All of the studies are randomized controlled trials, the gold standard of science. All are published in respected, peer-reviewed journals.
A sample of them below
2. Samaha FF, et al. A low-carbohydrate as compared with a low-fat diet in severe obesity. New England Journal of Medicine, 2003.
Conclusion: The low-carb group lost significantly more weight (about 3 times as much). There was also a statistically significant difference in several biomarkers:
Triglycerides went down by 38 mg/dL in the LC group, compared to 7 mg/dL in the LF group.
Insulin sensitivity improved on LC, got slightly worse on LF.
Fasting blood glucose levels went down by 26 mg/dL in the LC group, only 5 mg/dL in the LF group.
Insulin levels went down by 27% in the LC group, but increased slightly in the LF group.
Overall, the low-carb diet had significantly more beneficial effects on weight and key biomarkers in this group of severely obese individuals.
3. Sondike SB, et al. Effects of a low-carbohydrate diet on weight loss and cardiovascular risk factor in overweight adolescents. The Journal of Pediatrics, 2003.
Details: 30 overweight adolescents were randomized to two groups, a low-carb diet group and a low-fat diet group. This study went on for 12 weeks. Neither group was instructed to restrict calories.
Weight Loss: The low-carb group lost 9.9 kg (21.8 lbs), while the low-fat group lost 4.1 kg (9 lbs). The difference was statistically significant.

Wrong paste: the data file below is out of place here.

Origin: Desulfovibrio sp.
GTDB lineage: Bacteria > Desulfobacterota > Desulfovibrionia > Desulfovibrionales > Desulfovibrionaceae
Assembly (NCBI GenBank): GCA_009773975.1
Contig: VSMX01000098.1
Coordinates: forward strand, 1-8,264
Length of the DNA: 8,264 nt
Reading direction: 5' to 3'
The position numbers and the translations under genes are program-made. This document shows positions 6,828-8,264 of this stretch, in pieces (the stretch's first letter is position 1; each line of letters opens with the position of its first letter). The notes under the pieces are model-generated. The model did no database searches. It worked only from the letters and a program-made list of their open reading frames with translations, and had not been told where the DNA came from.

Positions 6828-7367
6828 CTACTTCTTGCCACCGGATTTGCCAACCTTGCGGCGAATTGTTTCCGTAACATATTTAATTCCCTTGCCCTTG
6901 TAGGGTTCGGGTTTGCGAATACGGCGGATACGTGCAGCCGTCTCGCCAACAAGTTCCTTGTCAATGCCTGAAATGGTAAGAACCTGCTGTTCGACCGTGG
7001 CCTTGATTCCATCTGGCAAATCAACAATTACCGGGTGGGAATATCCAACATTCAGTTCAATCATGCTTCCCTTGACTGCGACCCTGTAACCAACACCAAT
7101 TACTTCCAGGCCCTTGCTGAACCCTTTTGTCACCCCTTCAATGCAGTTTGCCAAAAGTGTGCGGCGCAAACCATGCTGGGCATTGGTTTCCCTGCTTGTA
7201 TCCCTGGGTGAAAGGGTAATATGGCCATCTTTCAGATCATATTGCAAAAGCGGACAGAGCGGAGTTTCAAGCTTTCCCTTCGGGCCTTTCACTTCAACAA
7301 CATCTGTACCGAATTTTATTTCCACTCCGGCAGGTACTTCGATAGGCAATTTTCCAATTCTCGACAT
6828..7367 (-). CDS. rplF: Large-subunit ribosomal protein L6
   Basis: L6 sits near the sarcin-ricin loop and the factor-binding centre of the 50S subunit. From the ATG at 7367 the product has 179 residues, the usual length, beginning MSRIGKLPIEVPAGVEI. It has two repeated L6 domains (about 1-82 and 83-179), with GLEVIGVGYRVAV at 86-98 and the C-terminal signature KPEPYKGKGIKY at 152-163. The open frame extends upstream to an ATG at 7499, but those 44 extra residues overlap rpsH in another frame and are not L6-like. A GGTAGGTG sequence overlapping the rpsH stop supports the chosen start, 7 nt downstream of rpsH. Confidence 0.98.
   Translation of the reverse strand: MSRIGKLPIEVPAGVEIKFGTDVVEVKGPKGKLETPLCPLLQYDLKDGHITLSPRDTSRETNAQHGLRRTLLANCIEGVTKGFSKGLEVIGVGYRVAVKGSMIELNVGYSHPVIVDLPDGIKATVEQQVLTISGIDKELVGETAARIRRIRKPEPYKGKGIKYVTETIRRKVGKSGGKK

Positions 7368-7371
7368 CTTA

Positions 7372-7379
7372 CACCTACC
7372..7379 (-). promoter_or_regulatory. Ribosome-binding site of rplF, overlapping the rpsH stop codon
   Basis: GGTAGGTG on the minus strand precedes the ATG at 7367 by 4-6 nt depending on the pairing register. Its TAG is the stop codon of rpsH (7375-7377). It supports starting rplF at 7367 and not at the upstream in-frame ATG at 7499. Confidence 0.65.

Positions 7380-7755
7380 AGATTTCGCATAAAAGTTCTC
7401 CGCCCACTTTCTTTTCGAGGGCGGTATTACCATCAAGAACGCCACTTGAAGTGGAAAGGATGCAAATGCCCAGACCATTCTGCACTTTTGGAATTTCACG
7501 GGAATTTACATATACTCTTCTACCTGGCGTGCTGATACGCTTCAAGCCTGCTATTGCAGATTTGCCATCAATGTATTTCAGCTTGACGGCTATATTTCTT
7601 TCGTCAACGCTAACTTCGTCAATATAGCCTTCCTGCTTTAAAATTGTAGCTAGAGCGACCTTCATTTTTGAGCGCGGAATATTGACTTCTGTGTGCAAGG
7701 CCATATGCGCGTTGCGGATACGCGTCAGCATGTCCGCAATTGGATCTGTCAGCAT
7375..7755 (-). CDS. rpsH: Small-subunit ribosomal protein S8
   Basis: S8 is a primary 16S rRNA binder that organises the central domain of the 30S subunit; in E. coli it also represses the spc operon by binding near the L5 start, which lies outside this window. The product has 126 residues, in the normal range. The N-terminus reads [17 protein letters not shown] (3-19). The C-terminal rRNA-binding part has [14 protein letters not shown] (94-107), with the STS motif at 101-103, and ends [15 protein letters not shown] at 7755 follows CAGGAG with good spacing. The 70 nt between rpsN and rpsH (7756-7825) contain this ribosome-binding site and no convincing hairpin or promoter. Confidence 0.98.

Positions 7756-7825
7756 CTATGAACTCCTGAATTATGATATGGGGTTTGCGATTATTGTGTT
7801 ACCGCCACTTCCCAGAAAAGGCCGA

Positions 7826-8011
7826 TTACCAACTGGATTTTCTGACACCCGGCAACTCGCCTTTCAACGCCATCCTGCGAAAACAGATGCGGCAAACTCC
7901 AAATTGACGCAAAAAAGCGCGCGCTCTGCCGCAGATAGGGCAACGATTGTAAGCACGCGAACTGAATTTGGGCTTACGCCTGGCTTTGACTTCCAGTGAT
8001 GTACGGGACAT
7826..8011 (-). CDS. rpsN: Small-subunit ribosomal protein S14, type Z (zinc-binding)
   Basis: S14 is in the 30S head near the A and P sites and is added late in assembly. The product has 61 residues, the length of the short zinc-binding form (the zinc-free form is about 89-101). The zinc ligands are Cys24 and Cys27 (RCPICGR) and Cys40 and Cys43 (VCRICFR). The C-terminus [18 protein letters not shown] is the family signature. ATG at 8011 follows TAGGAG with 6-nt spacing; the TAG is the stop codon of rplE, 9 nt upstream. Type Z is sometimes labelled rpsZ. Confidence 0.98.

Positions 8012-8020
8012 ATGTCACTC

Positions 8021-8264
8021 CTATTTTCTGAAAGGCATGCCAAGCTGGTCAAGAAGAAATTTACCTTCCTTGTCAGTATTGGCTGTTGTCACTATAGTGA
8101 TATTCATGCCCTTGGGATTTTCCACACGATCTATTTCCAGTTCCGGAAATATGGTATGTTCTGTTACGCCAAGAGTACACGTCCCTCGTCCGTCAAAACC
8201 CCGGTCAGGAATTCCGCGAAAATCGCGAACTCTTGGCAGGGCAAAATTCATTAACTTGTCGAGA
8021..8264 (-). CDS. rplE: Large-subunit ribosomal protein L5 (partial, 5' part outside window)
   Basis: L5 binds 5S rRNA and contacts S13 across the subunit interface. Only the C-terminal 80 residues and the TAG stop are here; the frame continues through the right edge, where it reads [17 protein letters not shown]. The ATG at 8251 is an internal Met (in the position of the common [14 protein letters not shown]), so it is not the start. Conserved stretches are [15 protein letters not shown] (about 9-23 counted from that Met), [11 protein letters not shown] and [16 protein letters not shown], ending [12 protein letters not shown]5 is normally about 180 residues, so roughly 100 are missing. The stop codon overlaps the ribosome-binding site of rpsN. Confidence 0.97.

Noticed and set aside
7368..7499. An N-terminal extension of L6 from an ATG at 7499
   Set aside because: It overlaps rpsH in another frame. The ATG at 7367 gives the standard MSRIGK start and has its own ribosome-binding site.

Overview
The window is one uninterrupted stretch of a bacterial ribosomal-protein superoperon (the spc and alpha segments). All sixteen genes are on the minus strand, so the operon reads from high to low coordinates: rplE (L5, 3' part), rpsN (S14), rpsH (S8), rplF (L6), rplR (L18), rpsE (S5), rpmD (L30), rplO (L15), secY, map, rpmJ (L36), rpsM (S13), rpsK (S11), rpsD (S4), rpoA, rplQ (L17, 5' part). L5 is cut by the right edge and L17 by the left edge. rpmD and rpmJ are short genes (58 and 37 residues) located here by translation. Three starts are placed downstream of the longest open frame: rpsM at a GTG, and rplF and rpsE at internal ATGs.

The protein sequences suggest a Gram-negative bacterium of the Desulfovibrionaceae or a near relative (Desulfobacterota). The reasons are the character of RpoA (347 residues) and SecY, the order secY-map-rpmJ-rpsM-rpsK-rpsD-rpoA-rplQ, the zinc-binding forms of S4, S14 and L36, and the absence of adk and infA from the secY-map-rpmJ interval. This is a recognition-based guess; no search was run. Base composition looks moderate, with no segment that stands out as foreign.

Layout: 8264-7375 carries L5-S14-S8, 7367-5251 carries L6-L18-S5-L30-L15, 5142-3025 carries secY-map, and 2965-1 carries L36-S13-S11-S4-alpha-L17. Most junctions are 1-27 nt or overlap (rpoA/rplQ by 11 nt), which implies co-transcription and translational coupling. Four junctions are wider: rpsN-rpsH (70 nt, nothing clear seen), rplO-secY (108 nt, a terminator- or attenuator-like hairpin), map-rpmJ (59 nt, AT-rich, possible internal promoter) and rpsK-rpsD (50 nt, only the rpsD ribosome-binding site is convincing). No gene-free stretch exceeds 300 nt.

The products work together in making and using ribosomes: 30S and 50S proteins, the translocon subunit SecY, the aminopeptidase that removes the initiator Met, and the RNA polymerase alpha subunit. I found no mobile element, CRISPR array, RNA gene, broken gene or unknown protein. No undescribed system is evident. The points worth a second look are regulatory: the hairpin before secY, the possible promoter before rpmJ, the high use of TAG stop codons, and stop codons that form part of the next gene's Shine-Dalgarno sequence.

Conclusion: The low-carb group lost significantly more (2.3 times as much) weight and had significant decreases in Triglycerides and Non-HDL cholesterol. Total and LDL cholesterol decreased in the low-fat group only.
15. Westman EC, et al. The effect of a low-carbohydrate, ketogenic diet versus a low-glycemic index diet on glycemic control in type 2 diabetes mellitus. Nutrion & Metabolism (London), 2008.
Details: 84 individuals with obesity and type 2 diabetes were randomized to a low-carb, ketogenic diet or a calorie restricted low-glycemic diet. The study went on for 24 weeks.
Weight Loss: The low-carb group lost more weight (11.1 kg - 24.4 lbs) compared to the low-glycemic group (6.9 kg - 15.2 lbs).
Conclusion: The low-carb group lost significantly more weight than the low-glycemic group. There were several other important differences:
Hemoglobin A1c went down by 1.5% in the LC group, compared to 0.5% in the low-glycemic group.
HDL cholesterol increased in the LC group only, by 5.6 mg/dL.
Diabetes medications were either reduced or eliminated in 95.2% of the LC group, compared to 62% in the low-glycemic group.
Many other health markers like blood pressure and triglycerides improved in both groups, but the difference between groups was not statistically significant.
View the 20 other studies here - www.healthline.com/nutri